Ted Lilly: Flawed But Useful?
By Eno Sarris //
The story on Ted Lilly has been fairly consistent over his career: fly-ball control-type pitcher with a great curveball, a decent slider, and a placeholder fastball. That sort of pitcher often is flawed but useful. Usually pitchers like Lilly will have poor home-run rates, but while they keep baserunners to a minimum, they can also usually be helpful at the back end of a fantasy rotation. Vanilla ice cream has its’ place.
But with Ted Lilly in his 35th year on this planet, it’s fair to ask when this run of usefullnes will end. Right now, he’s showing the worst strikeout rate (5.89 K/) and fastball velocity (86.4 MPH) of his career. Even paired with a great home park as he is – Dodger Stadium can help some of his flyballs die on the warning track – no WHIP is low enough to play a pitcher with a mid-fours ERA.
The bad news first. Lilly is not likely to recover his career strikeout rate (7.67 K/9). His swinging strike rate has steadily been dropping along with his fastball velocity, down from double digits earlier in his career to 7.9% this year. Since 8.5% is average in that category, he’s now getting whiffs on fewer of his offerings than the average pitcher. And while this is a small sample, swinging strike rate is a per-pitch metric. That means it’s much closer to reliable than metrics that are based on the outcome of a single plate appearance.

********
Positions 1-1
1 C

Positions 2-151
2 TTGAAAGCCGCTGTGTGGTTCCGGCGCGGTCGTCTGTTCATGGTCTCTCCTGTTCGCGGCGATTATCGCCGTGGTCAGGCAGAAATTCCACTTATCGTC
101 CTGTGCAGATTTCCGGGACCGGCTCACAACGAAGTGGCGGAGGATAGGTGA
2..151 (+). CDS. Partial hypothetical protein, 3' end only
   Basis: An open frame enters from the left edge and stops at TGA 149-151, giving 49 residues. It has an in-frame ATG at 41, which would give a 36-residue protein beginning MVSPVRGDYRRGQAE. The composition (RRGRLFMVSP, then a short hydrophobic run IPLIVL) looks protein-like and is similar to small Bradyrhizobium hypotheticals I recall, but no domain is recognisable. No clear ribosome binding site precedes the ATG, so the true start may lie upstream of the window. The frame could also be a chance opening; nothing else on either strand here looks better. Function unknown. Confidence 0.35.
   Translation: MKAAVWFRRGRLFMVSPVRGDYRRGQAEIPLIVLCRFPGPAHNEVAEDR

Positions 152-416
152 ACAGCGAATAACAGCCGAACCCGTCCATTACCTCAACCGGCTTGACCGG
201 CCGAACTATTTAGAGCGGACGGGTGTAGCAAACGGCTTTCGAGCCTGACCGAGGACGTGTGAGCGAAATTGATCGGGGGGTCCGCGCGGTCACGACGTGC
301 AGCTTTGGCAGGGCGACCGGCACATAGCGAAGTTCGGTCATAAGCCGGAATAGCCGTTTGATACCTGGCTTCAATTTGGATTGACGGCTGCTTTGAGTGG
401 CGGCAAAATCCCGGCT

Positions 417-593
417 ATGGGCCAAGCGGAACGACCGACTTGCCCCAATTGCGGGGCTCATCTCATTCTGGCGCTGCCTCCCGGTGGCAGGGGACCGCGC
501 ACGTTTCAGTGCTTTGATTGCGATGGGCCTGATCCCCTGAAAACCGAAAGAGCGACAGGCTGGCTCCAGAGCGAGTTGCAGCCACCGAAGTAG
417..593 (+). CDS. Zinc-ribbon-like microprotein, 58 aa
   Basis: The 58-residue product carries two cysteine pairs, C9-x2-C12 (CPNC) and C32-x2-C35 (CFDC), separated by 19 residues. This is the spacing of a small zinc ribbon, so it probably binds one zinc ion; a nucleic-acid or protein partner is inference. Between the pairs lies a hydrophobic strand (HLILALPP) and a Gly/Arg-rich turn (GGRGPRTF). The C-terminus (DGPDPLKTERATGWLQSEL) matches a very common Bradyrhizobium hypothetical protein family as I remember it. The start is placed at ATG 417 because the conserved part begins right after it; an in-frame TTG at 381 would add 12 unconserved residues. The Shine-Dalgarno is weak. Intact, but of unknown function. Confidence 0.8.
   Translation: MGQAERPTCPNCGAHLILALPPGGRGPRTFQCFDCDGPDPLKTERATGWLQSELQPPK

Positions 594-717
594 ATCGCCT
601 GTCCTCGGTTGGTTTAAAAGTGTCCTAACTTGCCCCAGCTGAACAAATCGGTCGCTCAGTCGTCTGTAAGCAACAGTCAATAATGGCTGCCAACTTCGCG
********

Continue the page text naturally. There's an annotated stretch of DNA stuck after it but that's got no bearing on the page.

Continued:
Then comes the worse news. If he’s not getting whiffs on those curveballs and sliders like he used to, then those pitches will be put in play. If those balls are being put in play, they are most likely going to be fly balls given his historical fly ball rate (34%, and 44% is average across the league). And, going back to beginning of last year, the Dodgers have the worst outfield defense in the major leagues. Matt Kemp, Andre Ethier, and the cobbled-together left field group in Los Angeles have put together a -12.4 UZR/150 (a zone-based defensive metric), and even the second-worst Braves outfield is significantly better (-8.2 UZR/150).
We can’t look to his batting average on balls in play for much regression, then. Currently sitting at .326, it should move some, but BABIP is related to defense as well. The Dodgers are only turning 70.2% of their balls in play into outs, fourth-worst in the major leagues. We can’t expect Lilly’s BABIP to move towards his .273 career BABIP if his outfield is the worst in the majors and his entire defense is fourth-worst.
Lilly is still showing his trademarked control. Since he’s moved to the National League, even his worst walk rate has been significantly better than the national average (2.81 BB/9 in 2008, average is usually around 3.4). That 2.3 BB/9 since moving to the weaker league has helped him put up a 1.14 WHIP.
But as his fastball gets slower, and his offspeed pitches get fewer whiffs, his margin of error decreases. Once those balls are put into play, we know the defense behind him won’t help him much. Even spot-starting Ted Lilly at home is becoming an increasingly risky decision. Certainly avoid him on the road for now and don’t consider him much of a buy-low.
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